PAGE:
- Reduce the heat to low, taste the sauce, and add salt to taste. Quickly stir in the stick of butter a tablespoon at a time, forming an emulsion.
- Divide the cooked shrimp among deep serving bowls (such as soup dishes), then pour the sauce over them. Garnish with parsley or scallions, and serve with hearty bread. And lots of napkins.
- In many parts of the country, “fresh” shrimp actually arrive at the market in a frozen state. So I usually just skip the “fresh” ones and buy frozen. Shrimp often are higher quality anyway if they’re IQF (individually quick frozen). IQF shrimp are “blast frozen” soon after they’ve been harvested, so most of their flavor remains intact. For this dish, I suggest buying frozen, deveined shrimp that have been shelled (except for the tail portion).
- I thaw frozen shrimp overnight in the refrigerator. For this dish, you can add them to the frying pan (Step 4) while the shrimp are still frozen, but they'll take about twice as long to cook.
- If you’re using fresh shrimp, you’ll probably want to devein them (the dark line that runs along the top of each shrimp is its intestinal tract, or “vein”). If you’re buying fresh shrimp, I assume you know how to deal with them, but here’s a brief recap of the procedure (I always buy fresh shrimp in the shell, with the heads attached): First, pull off the head and legs. Then, starting at the end where the head was, pull off the outer shell (I usually leave the bit at the tail end attached). To devein, I use a small knife and cut a slit down the shrimp’s back, maybe ¼ inch deep. Then I use the knife to remove the vein.
- If at all possible, buy shrimp that were harvested from the Gulf of Mexico. They have the best flavor, IMO.
- Most people will find this dish a little spicy (but not too much so). You can adjust the spicing to your preference.
- Rumor says this dish originally was made with margarine rather than butter. Forget that—use butter.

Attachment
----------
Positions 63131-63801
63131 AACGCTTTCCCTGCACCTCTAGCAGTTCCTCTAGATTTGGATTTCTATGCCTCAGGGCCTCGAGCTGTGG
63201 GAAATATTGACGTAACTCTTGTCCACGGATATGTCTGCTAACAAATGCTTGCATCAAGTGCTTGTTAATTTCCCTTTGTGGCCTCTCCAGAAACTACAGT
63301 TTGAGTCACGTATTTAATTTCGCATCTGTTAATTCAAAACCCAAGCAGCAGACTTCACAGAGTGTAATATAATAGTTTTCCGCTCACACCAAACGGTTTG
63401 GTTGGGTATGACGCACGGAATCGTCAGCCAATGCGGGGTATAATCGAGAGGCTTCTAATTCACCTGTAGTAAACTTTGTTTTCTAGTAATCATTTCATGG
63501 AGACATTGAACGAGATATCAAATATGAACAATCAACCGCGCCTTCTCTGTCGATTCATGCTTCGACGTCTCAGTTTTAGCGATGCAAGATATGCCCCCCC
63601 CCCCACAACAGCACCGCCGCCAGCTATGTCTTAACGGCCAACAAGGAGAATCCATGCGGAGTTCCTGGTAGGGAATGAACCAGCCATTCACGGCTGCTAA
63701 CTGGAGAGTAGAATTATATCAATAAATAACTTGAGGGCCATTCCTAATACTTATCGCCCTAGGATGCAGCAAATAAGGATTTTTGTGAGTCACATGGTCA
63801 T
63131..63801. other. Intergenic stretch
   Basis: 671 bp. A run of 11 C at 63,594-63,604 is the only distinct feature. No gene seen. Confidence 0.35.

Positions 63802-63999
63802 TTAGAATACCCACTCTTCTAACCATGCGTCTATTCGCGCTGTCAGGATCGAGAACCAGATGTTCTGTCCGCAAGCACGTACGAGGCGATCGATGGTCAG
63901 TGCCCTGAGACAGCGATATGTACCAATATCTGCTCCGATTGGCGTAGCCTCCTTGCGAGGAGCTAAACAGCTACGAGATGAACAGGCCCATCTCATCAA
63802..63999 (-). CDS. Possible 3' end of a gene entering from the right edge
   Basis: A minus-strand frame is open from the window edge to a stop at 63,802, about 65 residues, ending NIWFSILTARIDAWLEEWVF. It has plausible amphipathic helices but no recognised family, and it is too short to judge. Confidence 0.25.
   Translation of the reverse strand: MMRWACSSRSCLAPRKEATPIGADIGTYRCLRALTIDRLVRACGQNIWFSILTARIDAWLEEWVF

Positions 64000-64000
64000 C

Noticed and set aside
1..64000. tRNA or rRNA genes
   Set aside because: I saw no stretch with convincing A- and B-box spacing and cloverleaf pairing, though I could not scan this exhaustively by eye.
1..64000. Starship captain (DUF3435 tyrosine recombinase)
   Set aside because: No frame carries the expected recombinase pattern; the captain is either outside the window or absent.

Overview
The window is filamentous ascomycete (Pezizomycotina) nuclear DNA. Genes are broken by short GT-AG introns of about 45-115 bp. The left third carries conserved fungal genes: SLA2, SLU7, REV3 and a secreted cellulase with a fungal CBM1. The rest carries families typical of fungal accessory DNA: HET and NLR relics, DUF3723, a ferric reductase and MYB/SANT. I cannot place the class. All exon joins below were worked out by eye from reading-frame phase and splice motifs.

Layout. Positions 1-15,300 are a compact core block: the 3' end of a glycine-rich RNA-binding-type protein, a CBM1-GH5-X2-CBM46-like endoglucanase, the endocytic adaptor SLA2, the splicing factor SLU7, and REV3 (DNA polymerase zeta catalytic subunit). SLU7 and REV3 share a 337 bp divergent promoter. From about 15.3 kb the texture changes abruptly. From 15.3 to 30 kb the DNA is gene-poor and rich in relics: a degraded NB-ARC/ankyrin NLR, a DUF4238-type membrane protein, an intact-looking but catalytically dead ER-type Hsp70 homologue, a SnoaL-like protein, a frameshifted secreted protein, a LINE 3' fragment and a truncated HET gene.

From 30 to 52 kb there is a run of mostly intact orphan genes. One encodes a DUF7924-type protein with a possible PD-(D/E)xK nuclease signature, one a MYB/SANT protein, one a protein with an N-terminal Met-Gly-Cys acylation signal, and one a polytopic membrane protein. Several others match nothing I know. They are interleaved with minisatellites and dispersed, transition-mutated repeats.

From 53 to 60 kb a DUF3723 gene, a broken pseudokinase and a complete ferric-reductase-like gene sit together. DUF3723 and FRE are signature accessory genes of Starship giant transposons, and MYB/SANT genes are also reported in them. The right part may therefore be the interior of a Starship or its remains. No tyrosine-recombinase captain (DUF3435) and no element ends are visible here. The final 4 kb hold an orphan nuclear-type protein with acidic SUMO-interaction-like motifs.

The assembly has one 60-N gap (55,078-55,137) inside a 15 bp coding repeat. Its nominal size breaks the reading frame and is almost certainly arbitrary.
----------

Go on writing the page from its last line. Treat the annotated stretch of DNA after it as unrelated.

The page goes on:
- Speaking of butter, this dish uses a lot. You can cut the amount you use in Step 5 in half (4 tablespoons instead of 8), but you’ll lose some flavor. (And you'll need to reduce the amount of seasoning a bit so you don't get the sauce too spicy.)
- If you’re ever in New Orleans, do try this dish at Pascal’s Manale restaurant. It’s worth the visit. The restaurant was founded in 1913 by Frank Manale and was staffed mostly by members of the Manale family, including Frank’s nephew, Pascal Radosta. When Frank Manale died in 1937, Pascal took over sole management. Later on, Pascal decided to add his name to the establishment, but kept the Manale part to honor his uncle—hence the name Pascal’s Manale. Pascal died in 1958, but the restaurant is still in family hands. Currently, it’s run by Virginia DeFelice, Pascal’s youngest daughter.
“Wow,” said Mrs. Kitchen Riffs. “This sauce can’t be beat.”
“It’s wonderful,” I agreed, dunking a hunk of bread. “And very rich.”
“Yeah, when I first saw the recipe, I thought maybe there was a typo,” said Mrs K R.
“Why, because there was no barbecue in the dish?” I asked.
“No, because it called for 10 tablespoons of butter,” said Mrs K R. “Also known as 1¼ sticks. For a mere pound of shrimp.”
“So, were you planning to correct me, Madame Editor?”
“Nah,” she said. “You know what the tabloids say. Some stories are just too good to check.”
You may also enjoy reading about:
Chicken and Andouille Sausage Gumbo
Red Beans and Rice
Scallops on Artichoke Scoops
Fennel Soup with Shrimp and Beans
Or check out the index for more recipes
Please don't take this the wrong way ... but I would LOVE to shove my face in a bowl of this right now!
Seriously, this screams perfection ... the flavors, the colors ... beautiful recipe!
A wonderful dish! So fragrant. Great flavors.
Hi Kimberly, these are really hard to resist, aren't they? Such a delish dish! Thanks for the comment.
Hi Rosa, this really does have fabulous flavor, and is really, really fragrant! Too rich to have too often, but such a nice treat. Thanks for the comment.
Yum! I love cajun flavored shrimps. It is about lunch time here and looking at your shrimp dish makes me so hungry. I wish I can dig in right now!